Clark in April

Frankie was pretty tired today, hung over from a very busy yesterday.  We started the day volunteering at the Earth Day clean-up organized by the Downtown Committee.  One of the meeting places is right outside my office, so a contingency from my company always represents.  This was the third year Frankie and I have joined in, and it is a great experience, if a little depressing - because the garbage is continuously replenishing.  It's an impossible task.  Good for a kid to develop an understanding of why it is important not to litter, though.  Then yesterday afternoon was an epic three-hour knight themed birthday party, with much simulated sword play and endless running around.  Asher's father made "swords" from cardboard tubes wrapped in tinfoil and decorated "shields" from corrugated cardboard.  The kids loved every minute of it, and wore themselves out completely.

Still, it was a gorgeous outside today, and the woods were calling...  loudly!  I decided we'd have a lazy morning at home, then take a short hike at Clark Reservation after lunch.  It is close to home, and we haven't been there in a while, plus it has that pesky playground, which can be a selling point for Frankie.  And the wildflowers!  It is a beloved ritual to visit Clark Reservation in April to see the spring ephemerals.  We kept the walk short, 1.6 miles total, but made a loop that incorporated both our favorite trails, the Switchback Trail and the Pulpit Rock Trail.  After scrambling up the Pulpit Rock, Frankie declared that the hike needed more climbing.  I've got to get this kid back to the mountains!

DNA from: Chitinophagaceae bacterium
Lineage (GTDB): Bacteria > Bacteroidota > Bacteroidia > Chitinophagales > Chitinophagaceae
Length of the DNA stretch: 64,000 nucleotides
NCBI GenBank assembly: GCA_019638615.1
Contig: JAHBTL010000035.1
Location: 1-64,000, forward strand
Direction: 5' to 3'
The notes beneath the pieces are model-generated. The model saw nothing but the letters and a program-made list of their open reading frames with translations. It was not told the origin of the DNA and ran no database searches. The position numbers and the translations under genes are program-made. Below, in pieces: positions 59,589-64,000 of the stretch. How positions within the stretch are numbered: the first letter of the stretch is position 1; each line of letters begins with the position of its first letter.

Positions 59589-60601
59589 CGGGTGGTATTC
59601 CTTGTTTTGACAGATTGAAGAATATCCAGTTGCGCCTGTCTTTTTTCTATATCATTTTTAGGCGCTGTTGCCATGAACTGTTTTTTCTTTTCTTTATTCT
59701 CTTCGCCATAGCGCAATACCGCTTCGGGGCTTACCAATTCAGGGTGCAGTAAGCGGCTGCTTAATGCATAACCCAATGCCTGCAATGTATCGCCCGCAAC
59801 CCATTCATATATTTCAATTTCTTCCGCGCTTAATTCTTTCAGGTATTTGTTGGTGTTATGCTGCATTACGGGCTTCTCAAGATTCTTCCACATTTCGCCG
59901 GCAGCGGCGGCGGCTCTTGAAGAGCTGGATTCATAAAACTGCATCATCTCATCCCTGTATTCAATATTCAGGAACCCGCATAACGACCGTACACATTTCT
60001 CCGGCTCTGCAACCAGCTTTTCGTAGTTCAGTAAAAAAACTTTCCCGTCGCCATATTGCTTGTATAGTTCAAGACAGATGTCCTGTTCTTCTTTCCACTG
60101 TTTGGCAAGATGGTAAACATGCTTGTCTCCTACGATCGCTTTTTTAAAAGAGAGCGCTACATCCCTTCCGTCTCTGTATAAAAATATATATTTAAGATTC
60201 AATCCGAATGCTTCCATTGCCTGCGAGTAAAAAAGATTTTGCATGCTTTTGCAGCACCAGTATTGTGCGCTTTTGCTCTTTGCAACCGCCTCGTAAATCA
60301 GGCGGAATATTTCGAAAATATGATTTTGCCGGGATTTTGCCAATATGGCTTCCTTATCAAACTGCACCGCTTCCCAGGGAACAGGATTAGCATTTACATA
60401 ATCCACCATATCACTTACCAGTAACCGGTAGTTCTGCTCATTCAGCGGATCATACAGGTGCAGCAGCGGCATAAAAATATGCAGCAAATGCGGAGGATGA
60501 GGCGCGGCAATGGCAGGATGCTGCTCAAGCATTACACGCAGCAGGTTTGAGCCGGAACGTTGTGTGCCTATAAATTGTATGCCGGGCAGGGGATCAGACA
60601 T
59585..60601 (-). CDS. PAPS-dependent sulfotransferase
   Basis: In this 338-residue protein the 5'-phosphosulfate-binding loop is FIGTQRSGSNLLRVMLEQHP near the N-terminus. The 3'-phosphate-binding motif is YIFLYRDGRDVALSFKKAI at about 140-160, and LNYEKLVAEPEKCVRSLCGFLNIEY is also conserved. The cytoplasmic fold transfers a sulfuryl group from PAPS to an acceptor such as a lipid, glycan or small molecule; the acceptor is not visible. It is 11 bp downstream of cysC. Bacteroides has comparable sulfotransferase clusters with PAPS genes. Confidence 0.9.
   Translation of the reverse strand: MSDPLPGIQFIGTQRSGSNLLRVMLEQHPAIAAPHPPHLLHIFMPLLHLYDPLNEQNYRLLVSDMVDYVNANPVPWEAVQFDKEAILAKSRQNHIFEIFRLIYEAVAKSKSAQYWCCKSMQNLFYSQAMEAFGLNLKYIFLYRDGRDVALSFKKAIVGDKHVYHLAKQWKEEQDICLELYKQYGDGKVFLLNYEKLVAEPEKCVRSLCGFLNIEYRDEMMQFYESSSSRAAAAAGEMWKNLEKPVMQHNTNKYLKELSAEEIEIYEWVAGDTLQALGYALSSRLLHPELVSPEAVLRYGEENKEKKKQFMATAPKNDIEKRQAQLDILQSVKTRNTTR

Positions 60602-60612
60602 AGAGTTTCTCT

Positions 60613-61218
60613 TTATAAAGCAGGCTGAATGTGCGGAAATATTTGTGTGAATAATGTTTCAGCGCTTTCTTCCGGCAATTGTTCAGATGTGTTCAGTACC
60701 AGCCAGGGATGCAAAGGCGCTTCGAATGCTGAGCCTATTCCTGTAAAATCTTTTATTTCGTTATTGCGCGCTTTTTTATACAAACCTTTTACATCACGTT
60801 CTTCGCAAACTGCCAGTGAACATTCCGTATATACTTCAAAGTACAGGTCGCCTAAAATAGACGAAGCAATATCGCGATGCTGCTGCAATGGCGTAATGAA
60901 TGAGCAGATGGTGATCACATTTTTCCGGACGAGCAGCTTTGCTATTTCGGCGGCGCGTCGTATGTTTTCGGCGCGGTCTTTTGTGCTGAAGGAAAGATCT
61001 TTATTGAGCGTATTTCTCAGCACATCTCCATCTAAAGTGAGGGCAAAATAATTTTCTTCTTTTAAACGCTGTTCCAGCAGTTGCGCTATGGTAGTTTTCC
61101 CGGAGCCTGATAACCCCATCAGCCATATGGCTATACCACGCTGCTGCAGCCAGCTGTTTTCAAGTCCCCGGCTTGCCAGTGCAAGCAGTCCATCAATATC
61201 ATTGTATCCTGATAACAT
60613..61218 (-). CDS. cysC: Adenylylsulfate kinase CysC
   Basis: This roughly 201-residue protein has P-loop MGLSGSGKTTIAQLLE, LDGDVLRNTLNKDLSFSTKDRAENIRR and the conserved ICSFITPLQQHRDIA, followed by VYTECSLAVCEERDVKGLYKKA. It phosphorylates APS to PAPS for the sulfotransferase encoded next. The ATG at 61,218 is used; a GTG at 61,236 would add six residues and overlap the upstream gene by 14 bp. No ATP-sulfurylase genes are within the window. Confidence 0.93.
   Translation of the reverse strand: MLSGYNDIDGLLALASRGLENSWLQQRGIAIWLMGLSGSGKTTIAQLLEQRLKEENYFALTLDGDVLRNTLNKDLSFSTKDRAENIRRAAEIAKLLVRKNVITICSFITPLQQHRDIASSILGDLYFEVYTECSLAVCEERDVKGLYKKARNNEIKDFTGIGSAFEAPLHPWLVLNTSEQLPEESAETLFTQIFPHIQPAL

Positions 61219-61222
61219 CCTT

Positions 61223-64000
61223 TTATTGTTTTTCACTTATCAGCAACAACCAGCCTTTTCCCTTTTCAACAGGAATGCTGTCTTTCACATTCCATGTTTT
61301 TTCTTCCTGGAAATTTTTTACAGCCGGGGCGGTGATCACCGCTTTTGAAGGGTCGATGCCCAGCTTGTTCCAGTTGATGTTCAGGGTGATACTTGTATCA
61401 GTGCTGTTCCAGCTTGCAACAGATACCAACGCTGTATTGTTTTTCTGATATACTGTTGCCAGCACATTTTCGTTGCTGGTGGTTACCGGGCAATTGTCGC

showing Kanga and Roo a trillium he found
squirrel corn (Dicentra canadensis)
white trillium (Trillium grandiflorum)




hateful stone dust has been applied to a few trail sections, diminishing the charm significantly
long-spurred violet (Viola rostrata)

the Pulpit Rock Trail
perfoliate bellwort (Uvularia perfoliata)



sharp-lobed hepatica (Anemone acuitloba)
blue cohosh (Caulophyllum thalictroides)

climbing the Pulpit Rock

lyre-leaved rock cress (Arabidopsis lyrata)
early saxifrage (Micranthes virginiensis)